Hart was unexpectedly brought to glass when asked to design a sculpture in steel and glass for a concept artist, and hasn’t looked back since. “I needed to better understand the glass making process in order to achieve the design, so I observed some wonderfully talented glass artists at work. I was utterly captivated and there the obsession began.”

Glass Phalaenopsis Orchid

Each flower is about twelve inches (thirty cm) in diamteter, and takes Hart up to ten days to make. She tries to recreate the species as faithfully and authentically as possible, whilst imbuing them with her artistic interpretation.

The artist creates orchid-shaped moulds using 3D modeling and animation software. “The templates for each flower are animated into shapes to simulate glass flow within the kiln to ensure that every flower will slump into the correct shape without stressing the glass in the process,” Hart explains.

Glass Fuciflora Bee Orchid

Hart then cuts each petal individually and uses glass powders and frits for the first firing. “Veining is then applied from hair fine strands of glass created by pulling thin shards of glass through a flame.  There can be as many as six firing processes to achieve the final result. The flowers are then sandblasted to create a satin sheen, and coated with a waterproof spray to bring out the color and prevent finger marks.”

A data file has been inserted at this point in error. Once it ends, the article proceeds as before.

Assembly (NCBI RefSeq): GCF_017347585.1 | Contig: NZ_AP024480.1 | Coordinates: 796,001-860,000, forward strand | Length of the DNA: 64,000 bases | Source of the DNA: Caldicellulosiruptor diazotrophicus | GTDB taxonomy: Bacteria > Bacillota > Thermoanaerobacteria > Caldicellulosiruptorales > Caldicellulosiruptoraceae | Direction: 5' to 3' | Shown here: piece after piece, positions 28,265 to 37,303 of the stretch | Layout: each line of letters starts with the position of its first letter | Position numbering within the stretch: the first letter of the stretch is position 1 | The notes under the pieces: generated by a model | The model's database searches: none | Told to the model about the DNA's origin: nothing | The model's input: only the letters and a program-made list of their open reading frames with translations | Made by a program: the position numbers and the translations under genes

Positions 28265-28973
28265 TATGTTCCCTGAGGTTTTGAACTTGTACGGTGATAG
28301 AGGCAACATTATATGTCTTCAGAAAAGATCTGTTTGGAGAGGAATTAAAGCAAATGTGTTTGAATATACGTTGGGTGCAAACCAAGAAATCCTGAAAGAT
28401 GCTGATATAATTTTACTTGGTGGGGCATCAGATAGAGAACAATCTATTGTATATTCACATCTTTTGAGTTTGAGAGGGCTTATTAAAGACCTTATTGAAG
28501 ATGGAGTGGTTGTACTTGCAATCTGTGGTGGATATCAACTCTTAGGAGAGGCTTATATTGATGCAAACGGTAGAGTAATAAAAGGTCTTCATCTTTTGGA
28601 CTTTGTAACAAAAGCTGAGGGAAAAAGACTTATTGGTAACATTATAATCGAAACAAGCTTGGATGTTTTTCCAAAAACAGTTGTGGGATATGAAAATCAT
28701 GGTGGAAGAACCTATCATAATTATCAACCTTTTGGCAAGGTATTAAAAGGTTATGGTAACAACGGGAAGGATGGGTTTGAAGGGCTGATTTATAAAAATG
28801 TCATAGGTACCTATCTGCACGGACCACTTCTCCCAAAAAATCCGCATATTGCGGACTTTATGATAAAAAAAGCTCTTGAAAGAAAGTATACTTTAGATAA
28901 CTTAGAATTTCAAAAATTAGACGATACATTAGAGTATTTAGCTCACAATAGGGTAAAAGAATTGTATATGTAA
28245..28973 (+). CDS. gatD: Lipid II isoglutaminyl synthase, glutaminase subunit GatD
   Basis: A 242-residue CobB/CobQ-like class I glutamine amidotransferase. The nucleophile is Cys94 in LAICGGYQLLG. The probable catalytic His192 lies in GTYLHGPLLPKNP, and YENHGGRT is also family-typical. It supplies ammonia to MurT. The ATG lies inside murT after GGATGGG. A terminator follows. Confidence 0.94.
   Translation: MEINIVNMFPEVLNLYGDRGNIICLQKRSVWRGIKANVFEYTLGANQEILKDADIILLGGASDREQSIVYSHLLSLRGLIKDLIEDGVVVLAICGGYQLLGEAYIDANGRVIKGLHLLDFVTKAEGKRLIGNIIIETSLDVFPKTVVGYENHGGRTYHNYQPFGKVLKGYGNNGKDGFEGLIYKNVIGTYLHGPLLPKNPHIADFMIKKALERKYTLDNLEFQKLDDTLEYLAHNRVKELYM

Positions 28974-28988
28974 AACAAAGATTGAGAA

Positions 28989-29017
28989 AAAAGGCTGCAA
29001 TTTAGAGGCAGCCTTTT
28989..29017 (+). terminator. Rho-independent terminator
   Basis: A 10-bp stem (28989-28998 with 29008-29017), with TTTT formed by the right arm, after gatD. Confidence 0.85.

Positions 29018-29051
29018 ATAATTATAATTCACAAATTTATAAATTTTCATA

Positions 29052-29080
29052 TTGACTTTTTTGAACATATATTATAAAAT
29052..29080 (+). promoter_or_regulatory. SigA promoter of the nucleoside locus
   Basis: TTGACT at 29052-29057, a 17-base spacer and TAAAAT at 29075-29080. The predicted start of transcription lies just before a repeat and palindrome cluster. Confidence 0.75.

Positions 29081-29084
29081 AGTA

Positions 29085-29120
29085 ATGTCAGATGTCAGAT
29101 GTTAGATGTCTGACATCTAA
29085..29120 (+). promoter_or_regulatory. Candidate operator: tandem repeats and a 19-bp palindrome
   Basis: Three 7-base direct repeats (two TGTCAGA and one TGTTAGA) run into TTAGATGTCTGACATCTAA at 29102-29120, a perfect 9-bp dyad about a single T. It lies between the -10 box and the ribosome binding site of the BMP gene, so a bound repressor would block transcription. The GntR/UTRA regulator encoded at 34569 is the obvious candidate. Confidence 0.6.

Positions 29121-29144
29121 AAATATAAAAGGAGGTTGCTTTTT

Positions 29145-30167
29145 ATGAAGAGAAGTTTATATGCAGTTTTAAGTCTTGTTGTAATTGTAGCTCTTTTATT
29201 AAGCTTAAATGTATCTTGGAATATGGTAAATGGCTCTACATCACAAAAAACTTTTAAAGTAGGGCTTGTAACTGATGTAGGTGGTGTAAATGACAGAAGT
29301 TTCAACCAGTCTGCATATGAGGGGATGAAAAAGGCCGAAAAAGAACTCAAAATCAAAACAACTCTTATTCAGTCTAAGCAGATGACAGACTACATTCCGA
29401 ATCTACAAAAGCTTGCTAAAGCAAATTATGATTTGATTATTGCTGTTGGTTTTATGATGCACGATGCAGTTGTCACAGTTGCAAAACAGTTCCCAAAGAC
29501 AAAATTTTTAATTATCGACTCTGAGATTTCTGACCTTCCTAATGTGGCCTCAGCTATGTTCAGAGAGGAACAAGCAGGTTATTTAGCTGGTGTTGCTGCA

The three-dimensional details in Hart’s glass orchids are added from cutting sheet glass which are applied to the petals and re-fired. “Once all the detail and color is applied to each petal they are fused together to create the flat flower shape. Finally, the flower is placed on the mould and fired to slump position.”

To view more of Hart’s delicate floral sculptures visit her website, Facebook, and Twitter.

Glass Caulocattleya ‘Chantilly Lace’ Orchid

Glass Ballerina Orchid

Glass Oncidium Orchid

Glass Phalanopsis Lindenii Orchid

Glass Thelymitra Pulcherrima Orchid

Glass Vanda Loki Orchid

Glass Phalaenopsis (moth) Orchid

 

 



Art

Lustrous Glass Sculptures by Julie Gonce Mirror the Beauty of Natural Forms

May 7, 2018

Anna Marks

"Ô mousse!," all images provided by Julie Gonce.

“Ô mousse!,” all images provided by Julie Gonce.